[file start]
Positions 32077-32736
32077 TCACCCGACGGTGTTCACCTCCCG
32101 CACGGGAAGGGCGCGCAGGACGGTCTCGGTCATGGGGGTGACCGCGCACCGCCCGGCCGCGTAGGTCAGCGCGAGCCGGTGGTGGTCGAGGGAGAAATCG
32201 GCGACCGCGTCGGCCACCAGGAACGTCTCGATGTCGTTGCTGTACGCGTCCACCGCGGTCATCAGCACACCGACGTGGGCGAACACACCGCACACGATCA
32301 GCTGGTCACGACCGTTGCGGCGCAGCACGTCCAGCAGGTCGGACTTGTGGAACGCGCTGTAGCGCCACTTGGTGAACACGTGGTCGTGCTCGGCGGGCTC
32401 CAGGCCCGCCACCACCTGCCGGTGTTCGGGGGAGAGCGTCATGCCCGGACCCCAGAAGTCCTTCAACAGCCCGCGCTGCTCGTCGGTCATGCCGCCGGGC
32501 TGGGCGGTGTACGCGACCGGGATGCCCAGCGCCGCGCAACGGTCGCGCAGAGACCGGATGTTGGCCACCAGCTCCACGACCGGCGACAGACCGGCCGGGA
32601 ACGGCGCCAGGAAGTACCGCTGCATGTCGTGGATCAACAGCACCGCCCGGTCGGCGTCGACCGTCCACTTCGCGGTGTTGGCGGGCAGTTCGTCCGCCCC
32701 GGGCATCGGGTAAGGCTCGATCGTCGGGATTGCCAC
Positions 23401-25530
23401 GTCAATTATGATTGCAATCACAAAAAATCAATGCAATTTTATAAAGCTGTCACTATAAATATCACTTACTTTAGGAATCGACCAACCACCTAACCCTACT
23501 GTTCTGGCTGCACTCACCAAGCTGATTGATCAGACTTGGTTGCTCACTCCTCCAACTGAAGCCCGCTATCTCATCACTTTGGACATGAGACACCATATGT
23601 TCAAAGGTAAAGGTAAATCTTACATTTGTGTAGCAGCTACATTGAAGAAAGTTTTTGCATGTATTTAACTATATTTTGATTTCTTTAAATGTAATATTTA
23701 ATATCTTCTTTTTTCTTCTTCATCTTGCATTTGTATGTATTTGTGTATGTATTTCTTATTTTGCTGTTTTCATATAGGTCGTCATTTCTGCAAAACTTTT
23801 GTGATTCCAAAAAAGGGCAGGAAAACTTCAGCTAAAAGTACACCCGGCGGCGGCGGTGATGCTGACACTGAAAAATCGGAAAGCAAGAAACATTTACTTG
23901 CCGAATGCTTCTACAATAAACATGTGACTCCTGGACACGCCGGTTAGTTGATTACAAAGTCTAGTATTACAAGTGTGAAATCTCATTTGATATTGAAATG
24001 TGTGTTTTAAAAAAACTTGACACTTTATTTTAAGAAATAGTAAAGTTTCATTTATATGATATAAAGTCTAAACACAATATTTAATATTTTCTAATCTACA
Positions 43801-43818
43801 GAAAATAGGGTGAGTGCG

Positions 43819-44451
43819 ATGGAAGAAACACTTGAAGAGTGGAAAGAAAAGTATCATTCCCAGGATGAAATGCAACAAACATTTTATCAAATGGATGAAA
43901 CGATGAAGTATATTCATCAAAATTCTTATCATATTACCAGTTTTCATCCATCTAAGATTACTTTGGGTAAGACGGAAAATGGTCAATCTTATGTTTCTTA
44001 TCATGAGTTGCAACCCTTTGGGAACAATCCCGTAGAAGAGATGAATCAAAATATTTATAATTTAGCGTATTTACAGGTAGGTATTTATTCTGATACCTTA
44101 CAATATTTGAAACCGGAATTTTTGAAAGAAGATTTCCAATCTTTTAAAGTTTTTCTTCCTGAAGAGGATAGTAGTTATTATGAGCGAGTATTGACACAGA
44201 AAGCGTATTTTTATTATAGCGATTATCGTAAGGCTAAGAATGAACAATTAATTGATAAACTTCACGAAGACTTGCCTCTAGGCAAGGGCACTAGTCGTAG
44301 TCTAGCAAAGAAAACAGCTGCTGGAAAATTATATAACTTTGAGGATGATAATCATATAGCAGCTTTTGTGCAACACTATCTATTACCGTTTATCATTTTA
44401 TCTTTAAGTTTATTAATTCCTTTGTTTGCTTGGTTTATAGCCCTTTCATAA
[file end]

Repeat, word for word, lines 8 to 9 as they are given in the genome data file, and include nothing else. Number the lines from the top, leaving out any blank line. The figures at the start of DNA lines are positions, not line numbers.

32601 ACGGCGCCAGGAAGTACCGCTGCATGTCGTGGATCAACAGCACCGCCCGGTCGGCGTCGACCGTCCACTTCGCGGTGTTGGCGGGCAGTTCGTCCGCCCC
32701 GGGCATCGGGTAAGGCTCGATCGTCGGGATTGCCAC